Consultation starts on SWDP Review

Consultation starts on SWDP Review
CLICK HERE TO DOWNLOAD SWDPR Notification Reg 19 covering letter

A six-week public consultation has started on a key planning document that will shape the future development of South Worcestershire.

The revised South Worcestershire Development plan allocates land for 13,240 additional new homes and 290.7 hectares of employment land to be delivered by 2041. This will help meet the Government requirement to allocate land to build 26,360 new homes and 350.5 hectares of employment land across South Worcestershire from 2021 to 2041. Not all sites in the Plan are new, with some being carried over from the last version of the SWDP and sites that already have planning permission being taken into account.

The majority of the new housing will be met through strategic growth sites at Worcestershire Parkway, Throckmorton, Rushwick and Mitton.

The public are being asked to comment on whether they consider the review of the South Worcestershire Development Plan is sound and legally compliant. To be considered sound the Plan must have been positively prepared, based on robust, credible evidence, show a clear deliverable vision and be consistent with national planning policies.

On top of this the three South Worcestershire Councils – Worcester City, Malvern Hills District and Wychavon District Councils – must also show they have complied with planning legislation including the legal duty to help neighbouring councils meet their strategic housing needs.

Comments can be made from Tuesday 1 November until 11.59pm on Tuesday 13 December 2022. Only comments made during the consultation can be considered.

People can comment by filling in the online comment form available on our website at  Paper copies are also available from Customer Contact Centres, local libraries and some parish and town council offices.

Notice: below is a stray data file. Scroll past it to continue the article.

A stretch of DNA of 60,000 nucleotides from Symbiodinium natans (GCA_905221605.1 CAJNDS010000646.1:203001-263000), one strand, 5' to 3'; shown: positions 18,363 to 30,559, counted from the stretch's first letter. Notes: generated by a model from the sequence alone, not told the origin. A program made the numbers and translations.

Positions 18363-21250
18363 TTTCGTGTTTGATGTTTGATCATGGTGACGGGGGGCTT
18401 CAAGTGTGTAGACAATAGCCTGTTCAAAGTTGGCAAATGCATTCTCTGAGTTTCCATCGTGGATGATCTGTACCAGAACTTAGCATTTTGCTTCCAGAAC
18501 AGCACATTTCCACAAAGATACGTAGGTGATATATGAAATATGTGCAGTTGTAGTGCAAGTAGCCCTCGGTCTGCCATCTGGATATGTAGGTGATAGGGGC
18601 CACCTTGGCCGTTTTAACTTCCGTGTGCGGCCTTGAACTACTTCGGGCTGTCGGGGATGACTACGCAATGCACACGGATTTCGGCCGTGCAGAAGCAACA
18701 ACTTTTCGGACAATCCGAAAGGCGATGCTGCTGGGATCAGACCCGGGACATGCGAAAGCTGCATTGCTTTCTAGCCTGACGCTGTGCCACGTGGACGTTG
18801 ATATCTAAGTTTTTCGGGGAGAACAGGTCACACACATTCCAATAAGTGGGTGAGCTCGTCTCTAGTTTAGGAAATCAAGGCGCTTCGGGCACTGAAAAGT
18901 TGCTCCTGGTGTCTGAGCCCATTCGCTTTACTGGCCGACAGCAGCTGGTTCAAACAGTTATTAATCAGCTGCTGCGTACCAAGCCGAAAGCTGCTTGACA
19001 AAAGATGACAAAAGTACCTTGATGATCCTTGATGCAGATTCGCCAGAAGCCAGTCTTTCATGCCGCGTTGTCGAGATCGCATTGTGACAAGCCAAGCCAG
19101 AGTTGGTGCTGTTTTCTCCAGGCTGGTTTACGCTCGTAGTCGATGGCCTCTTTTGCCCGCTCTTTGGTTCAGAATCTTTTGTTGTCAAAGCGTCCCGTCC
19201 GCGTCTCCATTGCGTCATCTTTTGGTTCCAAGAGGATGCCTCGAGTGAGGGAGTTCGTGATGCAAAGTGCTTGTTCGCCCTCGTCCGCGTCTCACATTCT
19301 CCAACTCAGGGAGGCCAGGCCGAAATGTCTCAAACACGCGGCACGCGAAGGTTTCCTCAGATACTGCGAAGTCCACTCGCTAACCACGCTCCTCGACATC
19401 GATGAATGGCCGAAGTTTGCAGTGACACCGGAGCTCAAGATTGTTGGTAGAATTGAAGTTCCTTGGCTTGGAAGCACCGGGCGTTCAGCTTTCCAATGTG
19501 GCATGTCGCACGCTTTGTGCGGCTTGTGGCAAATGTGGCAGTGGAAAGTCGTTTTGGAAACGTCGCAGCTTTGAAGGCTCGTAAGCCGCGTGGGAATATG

A series of public information events are being held to help describe the proposed growth at each of the strategic sites and give people the chance to ask questions.

These will be held on the following dates:

  • Rushwick expanded settlement – Thursday 3 November 1200-2000 at Rushwick Village Hall, Bransford Road, Rushwick, WR2 5TA
  • Worcestershire Parkway new settlement – Wednesday 9 November 1200-2000 at Norton Parish Hall, Wadborough Road, Littleworth, WR5 2QB
  • Mitton – Friday 11 November 1300-2000 at Bredon Village Hall, Main Road, Bredon, GL20 7QN
  • Throckmorton new settlement – Monday 14 November 1300-2000 at Bishampton Village Hall, Broad Lane, Bishampton, WR10 2LU

After the consultation all comments will be passed on to the Planning Inspectorate. The Plan will then go for Examination where it will be scrutinised in detail to make sure it is sound and legal. A series of public hearings may also be held where people will have the chance to make representations and ask questions providing that they have responded to this consultation.

It is expected the plan will be formally adopted by the South Worcestershire Councils in late 2023.


Cllr David Harrison, Chairman of the South Worcestershire Development Plan Joint Advisory Panel, said: “At this stage we are seeking views on whether people feel the Plan meets the test of soundness and is legally compliant. We cannot make changes to the Plan at this time; however, all comments will be passed to the Planning Inspectorate for consideration. There is a lot of information available through the SWDP website and in local libraries to help people understand what is being proposed and how to comment. I urge people to get involved with the consultation and to make their views known.”


The current South Worcestershire Development Plan (SWDP) covers the period 2006 to 2030 and is based on extensive evidence and previous consultations. It has been jointly prepared by the three partner councils – Malvern Hills, Worcester City and Wychavon.

The Review will extend the period the plan covers from 2030 up to 2041.

The SWDP Review includes policies for dealing with four broad areas:

  • Creating jobs and economic prosperity
  • Meeting housing needs
  • Transportation
  • The environment.